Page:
That's a studio setup that probably most of us dream about!

DavidStill said...

So on a wavelenght chart like the ones you posted, do I want as straight a line as possible?

Julian Merrow-Smith said...

Digital photo lights, readily available on ebay are great for night time painting and as supplementary lighting during the day, they are pretty cheap now and a set of adjustable lamp stands with 160 watt standard screw fit (5400-6500k) bulbs and a nylon fold up light box for photographing your work can be had for well under $100. Having said that James your set up looks ideal. My windows face east so mornings are a problem but I find on overcast afternoons the studio lights fit in with the daylight with no off color shadows.

JMahorney said...

Great post and I think about this stuff all the time. Problem is I'm still confused about what to actually put in my still life light stand and my paint box light. Right now I use halogen because I have found them less orangy. The daylight bulbs from home depot are just incandescent covered with violet coating. So in short, what should I put in my lamps? Something like a solux bulb?

James Gurney said...

David, Yes, natural sunlight would be closer to a straight line, or an even distribution of output across the spectrum. Studio north northlight would peak toward blue.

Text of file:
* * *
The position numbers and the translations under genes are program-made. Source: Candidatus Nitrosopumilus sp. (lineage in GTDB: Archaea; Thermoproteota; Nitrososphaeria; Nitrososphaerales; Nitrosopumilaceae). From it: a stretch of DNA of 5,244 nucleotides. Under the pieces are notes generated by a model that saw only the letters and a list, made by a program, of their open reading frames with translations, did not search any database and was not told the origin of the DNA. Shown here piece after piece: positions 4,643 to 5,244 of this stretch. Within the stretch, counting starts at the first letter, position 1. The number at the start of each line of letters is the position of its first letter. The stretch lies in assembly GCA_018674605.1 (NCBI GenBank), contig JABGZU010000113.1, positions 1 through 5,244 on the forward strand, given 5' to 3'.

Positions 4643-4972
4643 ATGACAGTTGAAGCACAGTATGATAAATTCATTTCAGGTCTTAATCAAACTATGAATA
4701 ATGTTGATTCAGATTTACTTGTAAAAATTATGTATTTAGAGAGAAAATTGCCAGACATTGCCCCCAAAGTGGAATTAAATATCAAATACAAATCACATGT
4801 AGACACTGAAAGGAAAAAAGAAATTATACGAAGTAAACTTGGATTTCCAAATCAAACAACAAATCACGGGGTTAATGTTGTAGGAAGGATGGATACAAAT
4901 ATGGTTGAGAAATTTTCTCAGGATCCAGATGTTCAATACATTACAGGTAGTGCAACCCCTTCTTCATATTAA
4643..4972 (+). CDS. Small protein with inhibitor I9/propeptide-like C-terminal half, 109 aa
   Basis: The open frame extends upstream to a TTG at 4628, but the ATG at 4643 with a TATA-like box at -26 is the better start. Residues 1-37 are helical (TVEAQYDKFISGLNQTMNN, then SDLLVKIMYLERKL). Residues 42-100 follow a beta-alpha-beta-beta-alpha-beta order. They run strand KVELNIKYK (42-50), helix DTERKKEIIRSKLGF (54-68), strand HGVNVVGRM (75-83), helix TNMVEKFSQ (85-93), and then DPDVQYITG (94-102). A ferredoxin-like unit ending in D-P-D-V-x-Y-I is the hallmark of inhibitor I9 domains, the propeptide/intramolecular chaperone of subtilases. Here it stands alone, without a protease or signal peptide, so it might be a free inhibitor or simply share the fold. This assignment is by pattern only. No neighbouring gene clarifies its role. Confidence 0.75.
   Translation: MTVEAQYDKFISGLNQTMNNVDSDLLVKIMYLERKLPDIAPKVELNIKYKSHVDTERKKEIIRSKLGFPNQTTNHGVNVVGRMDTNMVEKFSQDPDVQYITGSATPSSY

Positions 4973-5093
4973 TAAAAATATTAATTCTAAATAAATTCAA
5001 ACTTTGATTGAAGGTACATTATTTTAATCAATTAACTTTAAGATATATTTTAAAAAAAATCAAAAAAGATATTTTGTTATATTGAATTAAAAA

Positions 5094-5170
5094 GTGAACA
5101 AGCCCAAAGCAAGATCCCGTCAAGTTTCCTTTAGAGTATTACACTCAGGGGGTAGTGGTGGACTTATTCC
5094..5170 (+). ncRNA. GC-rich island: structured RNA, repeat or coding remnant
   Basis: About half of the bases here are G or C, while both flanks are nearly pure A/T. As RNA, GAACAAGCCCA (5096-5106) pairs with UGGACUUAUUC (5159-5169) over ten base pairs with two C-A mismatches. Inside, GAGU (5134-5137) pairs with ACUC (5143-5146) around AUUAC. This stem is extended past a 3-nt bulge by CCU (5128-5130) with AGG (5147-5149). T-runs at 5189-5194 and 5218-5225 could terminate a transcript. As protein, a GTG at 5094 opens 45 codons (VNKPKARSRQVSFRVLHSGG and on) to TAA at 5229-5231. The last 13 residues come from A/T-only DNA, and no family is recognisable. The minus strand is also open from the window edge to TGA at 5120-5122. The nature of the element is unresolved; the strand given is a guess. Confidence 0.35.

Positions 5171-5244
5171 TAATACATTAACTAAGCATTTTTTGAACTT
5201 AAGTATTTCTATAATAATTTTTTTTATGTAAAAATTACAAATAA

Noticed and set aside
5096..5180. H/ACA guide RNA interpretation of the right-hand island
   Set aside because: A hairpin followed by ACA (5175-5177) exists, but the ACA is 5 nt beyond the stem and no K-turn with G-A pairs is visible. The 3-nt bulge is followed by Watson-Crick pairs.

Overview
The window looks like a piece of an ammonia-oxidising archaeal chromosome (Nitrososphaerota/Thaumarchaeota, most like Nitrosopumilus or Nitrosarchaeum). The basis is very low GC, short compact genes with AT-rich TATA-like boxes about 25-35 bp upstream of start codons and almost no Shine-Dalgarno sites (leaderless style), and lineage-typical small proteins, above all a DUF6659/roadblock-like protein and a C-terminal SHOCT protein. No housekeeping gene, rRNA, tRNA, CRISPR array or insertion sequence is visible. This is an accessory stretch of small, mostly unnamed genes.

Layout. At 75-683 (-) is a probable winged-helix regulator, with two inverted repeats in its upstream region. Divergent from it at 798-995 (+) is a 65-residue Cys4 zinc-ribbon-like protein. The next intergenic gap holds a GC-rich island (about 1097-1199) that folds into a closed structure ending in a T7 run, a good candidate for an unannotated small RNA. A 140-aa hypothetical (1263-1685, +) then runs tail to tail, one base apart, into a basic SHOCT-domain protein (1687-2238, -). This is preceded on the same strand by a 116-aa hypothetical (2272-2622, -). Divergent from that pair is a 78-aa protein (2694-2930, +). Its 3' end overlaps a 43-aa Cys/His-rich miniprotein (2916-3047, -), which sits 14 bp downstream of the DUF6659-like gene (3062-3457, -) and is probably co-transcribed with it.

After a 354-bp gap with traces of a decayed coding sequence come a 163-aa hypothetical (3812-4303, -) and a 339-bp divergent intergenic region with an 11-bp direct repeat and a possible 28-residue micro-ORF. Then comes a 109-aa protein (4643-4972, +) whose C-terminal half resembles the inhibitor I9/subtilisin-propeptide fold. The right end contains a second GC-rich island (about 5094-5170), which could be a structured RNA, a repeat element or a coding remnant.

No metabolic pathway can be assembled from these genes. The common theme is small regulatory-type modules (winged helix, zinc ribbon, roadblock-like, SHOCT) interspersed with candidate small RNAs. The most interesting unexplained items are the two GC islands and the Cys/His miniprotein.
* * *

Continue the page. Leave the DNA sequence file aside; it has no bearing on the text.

Thanks for mentioning that digital light setup, Julian.

JMA, If you're going to use incandescent, the halogens are good on color. I have a friend with four halogens over his easel. By having four lights you don't get a single dark shadow. Fluorescents with a diffuser panel gives a softer light without hard-edged shadows.

I forgot to mention in the post that if you're painting a figure or still-life, it helps to have a light with a similar color temperature to the one on your subject, or else it's really hard to judge colors.

Alandiras said...

I remember watching a short documentation about an engineer from switzerland several months ago. But I was kinda half asleep and to my great shame I forgot to jot down the engineer`s name and project title. I tried to search about this topic on google, but I haven´t had any success yet, and dropped the idea for I could not afford to buy such a device anyway. The thing he invented and/or experimented with:
The sun shines into a flexible tube. Inside the tube is a fluid which allows the light to be captured and it can then be transported over some distance. That way the engineer manages to bring light even into your cellar. Amazing in my opinion. I would want that! Would reduce bulb use in many areas in a great way I think. Because sunlight is best to work with. The next step would be to collect the sunlight and store it, and release it when needed. Hmm, utopia for now, but we never know what we gonna have in a few decades. :)

Timpa said...

Good post! Youre like a psychic Jim, first the post a bout the pochade boxes, and now this!
Although I got my light setup about a week ago. Just two fluorescent 4000 k tubes balanced with some incandescent lights seems to do a good job, but im on a budget (aren't we all?) Maybe some day ill get some fancy schmaltzy setup like yours!

Charley Parker said...